Cover Image: Digging Stars

Digging Stars

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Member Reviews

3.75

This is a short novel that tackles a lot of really interesting themes and is told almost memoir style. We first meet Athandwa as a child and we learn about her father who has moved to the U.S. leaving her and her mother in Zimbabwe. Then we jump forward to her in her twenties. Her father has died and she has been admitted to The Program. I know this is a literary work and intended to tackle themes not worldbuilding but I found myself constantly wanting to know more about The Program and the projects the students are working on, and the world that exists here.

Thematically, I liked the discussion on colonialism (both on earth and in space), being Black in America vs Zimbabwe, the symbiotic relationship between militarism and capitalism, and so much more.

I think I would have gotten more out of it if it had been a book club book, but I did enjoy this and am interested in checking out other works by this author. In the meantime, I’ll be nominating this for my next book club.

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I was excited for this one, but unfortunately, I found it to be a mess. The synopsis is very compelling (what is Indigenous astrology, I was looking forward to learning about it). However, the pace of this novel refused any kind of deep interrogation of any of its themes. Shifting from childhood trauma to a kind of boarding school drama to a left-field portrait of mental illness, this book had too much on its mind. I wish Tshuma had pulled back a bit, or perhaps I would have liked the novel if it was longer. Great ideas cannot save this messy novel.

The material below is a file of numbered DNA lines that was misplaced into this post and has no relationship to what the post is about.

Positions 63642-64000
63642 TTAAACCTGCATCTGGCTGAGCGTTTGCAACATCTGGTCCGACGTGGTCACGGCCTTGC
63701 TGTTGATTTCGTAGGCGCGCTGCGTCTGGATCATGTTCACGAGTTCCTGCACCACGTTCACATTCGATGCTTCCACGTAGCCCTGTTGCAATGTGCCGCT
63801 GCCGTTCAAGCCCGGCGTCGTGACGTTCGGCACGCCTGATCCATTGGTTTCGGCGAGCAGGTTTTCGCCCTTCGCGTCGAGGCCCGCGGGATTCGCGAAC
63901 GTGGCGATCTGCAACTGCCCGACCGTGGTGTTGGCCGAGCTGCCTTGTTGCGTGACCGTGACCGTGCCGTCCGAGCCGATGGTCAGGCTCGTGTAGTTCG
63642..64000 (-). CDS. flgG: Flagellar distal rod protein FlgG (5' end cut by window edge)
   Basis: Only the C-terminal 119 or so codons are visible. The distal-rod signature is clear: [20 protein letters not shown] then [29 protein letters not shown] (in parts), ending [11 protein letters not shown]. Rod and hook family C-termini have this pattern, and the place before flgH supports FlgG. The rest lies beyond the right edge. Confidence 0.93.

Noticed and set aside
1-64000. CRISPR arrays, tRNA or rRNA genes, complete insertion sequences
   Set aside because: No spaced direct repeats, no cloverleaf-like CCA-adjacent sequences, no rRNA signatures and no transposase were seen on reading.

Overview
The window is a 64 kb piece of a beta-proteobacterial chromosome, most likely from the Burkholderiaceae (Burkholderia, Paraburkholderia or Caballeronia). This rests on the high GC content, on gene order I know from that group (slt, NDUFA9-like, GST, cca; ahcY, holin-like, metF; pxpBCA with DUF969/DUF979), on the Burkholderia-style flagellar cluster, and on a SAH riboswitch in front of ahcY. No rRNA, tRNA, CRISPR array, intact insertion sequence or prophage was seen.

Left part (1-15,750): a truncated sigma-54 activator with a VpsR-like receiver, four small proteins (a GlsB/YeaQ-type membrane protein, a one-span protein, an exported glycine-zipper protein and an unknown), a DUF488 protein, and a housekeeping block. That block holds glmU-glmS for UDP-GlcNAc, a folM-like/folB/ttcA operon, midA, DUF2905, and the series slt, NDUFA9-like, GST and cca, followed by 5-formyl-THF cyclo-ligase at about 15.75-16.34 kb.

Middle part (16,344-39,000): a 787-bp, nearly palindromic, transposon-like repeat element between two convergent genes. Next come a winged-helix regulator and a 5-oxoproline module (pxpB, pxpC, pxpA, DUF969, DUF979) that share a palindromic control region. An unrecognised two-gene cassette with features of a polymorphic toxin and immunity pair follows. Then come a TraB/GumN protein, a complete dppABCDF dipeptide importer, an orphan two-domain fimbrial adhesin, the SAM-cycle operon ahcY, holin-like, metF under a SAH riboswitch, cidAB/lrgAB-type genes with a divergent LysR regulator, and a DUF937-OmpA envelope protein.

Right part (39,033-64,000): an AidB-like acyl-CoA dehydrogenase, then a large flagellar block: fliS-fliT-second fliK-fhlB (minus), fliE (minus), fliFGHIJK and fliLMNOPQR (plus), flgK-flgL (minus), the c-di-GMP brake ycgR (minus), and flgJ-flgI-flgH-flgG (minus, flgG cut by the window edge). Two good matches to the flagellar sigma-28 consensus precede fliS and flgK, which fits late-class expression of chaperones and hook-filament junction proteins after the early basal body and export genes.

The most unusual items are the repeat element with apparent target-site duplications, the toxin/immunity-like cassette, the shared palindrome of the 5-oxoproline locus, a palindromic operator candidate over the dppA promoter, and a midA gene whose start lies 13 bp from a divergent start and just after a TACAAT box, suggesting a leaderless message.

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Unfortunately, this title disappeared from my bookshelf before I'd actually finished it. However, I was more than 75% finished, so feel like I can give an overall review of the book.

I thought the story was creative and original. I loved the rhetoric. Her descriptive passages all included lunar, or scientific, or star-related vocabulary which made them unique and appropriate. These portions also came across very lyrical.

I loved the narrator's voice. Her tone is mellifluous and lulling, but not to the point of making you sleepy. Just enough to pull you into the narrative and make you feel like she was telling you, and you alone, the story.

I like the main character, but her relationships were all very surface-level - I just kept wanting more, so the other characters weren't that interesting. I really awnted to like Peralte!

I appreciated the weaving together of the history, the racism - overt and subverted, the descriptions of places I previously knew nothing about. But, again, it was all little nuggets and no deep-dives. I rarely think a book is too short, but that might be the case in this one.